The opponents to the deal, the Alliance to Protect Nantucket Sound, went to the Massachusetts’ Supreme Judicial Court in September of 2011 to argue that the deal between Cape Wind and National Grid was unconstitutional. The Alliance, along with other Cape Wind opponents like the Associated Industries of MA and the New England Power Generators Association, claimed that the deal unfairly restricted interstate commerce because National Grid didn’t undergo a competitive bidding process involving out-of-state providers.

 

The Alliance said:  “The contract sets a risky precedent by allowing utilities to negotiate expensive power agreements outside of the competitive bidding process, and to allocate the costs of those contracts unfairly to residential and commercial customers.”

 

The Court disagreed, choosing to uphold the power purchase deal and declaring that the Massachusetts Department of Public Utilities was right to approve it earlier in the year.  The court said that the DPA’s review was “thorough” and dismissed the constitutional arguments.

 

The Alliance called the decision, “a blow to ratepayers, businesses, and municipalities who are being asked to bear billions of dollars in new electricity costs when other ‘green’  energy alternatives are available at a fraction of the cost.”

Congress, people, readers, businesses – the Alliance, as its name suggests, may be correct on this one.  They are completely concerned and frightened about the impact of the proposed wind farm on the wildlife and scenery of the area.  The Alliance has been fighting the project through the courts and other means for over a decade. It looked like it might have succeeded in blocking the project in January 2010, when the National Park Service announced that Nantucket Sound is eligible to be listed on the National Register of Historic Places, but that didn’t stop the Secretary of the Interior to pass it.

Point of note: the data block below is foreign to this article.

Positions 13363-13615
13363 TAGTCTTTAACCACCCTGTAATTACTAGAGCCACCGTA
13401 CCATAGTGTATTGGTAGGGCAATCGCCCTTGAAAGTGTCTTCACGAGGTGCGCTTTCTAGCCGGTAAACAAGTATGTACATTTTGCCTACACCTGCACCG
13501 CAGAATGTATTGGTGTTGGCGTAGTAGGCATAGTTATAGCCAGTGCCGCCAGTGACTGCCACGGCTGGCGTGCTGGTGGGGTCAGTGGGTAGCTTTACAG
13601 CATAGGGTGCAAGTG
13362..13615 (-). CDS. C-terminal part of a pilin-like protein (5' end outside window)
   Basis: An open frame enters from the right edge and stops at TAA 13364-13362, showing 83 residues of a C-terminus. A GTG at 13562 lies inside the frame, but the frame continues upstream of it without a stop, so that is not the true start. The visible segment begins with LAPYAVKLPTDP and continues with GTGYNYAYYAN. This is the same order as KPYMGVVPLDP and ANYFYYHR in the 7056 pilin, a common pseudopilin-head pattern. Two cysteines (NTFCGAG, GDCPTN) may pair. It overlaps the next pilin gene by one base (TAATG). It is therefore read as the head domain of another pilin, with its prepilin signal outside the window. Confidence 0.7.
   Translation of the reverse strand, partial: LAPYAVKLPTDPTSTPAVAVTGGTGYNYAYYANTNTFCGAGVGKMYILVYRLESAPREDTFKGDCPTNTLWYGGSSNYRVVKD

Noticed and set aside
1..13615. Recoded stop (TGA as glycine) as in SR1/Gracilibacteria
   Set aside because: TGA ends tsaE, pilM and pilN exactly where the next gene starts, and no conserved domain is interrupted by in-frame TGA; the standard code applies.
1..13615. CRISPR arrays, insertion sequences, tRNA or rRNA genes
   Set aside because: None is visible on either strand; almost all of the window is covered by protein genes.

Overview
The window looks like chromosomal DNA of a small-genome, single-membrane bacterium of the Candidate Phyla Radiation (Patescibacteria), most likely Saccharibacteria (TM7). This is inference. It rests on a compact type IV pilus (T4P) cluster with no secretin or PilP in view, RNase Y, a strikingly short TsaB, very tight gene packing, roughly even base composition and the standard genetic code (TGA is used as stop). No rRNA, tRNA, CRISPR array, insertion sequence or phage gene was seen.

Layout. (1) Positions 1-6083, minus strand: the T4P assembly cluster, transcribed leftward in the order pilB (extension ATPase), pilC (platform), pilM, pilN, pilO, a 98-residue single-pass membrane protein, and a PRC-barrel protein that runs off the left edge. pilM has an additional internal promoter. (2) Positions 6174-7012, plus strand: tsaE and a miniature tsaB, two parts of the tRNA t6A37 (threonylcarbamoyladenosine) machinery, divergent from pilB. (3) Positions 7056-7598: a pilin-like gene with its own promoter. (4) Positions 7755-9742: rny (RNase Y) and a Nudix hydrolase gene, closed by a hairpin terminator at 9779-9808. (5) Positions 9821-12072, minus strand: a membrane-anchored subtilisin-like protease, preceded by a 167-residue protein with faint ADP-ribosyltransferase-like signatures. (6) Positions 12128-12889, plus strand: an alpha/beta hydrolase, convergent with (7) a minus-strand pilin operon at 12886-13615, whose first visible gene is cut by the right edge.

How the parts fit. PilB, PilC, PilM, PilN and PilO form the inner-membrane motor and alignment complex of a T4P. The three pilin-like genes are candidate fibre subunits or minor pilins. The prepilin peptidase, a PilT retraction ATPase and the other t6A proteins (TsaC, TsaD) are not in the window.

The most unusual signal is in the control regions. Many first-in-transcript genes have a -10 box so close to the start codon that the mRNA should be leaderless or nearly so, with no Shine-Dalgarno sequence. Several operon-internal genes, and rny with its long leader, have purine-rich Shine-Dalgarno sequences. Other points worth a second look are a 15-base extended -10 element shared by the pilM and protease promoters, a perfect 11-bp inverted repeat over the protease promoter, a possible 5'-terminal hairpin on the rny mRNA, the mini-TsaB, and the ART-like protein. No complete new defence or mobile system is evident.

This situation does become a huge issue of ‘he said, she said’ as time goes by, although the latest decision does leave half of Cape Wind’s funding secure, but it still needs to find a buyer for the other half of its output.  In October, the Cape Wind facilitators said that two local energy utilities, NStar and Northeast Utilities, should have to buy the other half of the project’s output as a condition of their proposed merger. There’s also the small matter of Federal Aviation rules on whether or not the FAA believes that Cape Wind is safe for aircraft.  That will also be another hurdle to jump before construction can begin.

 

In the end, this is a world that needs to stop debating and start taking action.  From Washington, D.C. to the rest of the individuals living on this planet, we need to make sure that our natural resources are protected.  We need to find a way to stop wasting time with meaningless ‘wars’ and start saving this country.  If not, no offense, but the Mayans just may have the last laugh after all.

 

Join up with The Green Register to make sure that you are up-to-date with all of the political processes, the green building trends, and the eco-friendly companies and services that are available to each and every one of us.  The Green Register is a fantastic educational tool that fights for a clean, safe ecosystem so that our children can have safe and fulfilling futures!

 

Until Next Time, Everybody!

 

For more information go NOW to:

www.thegreenregister.com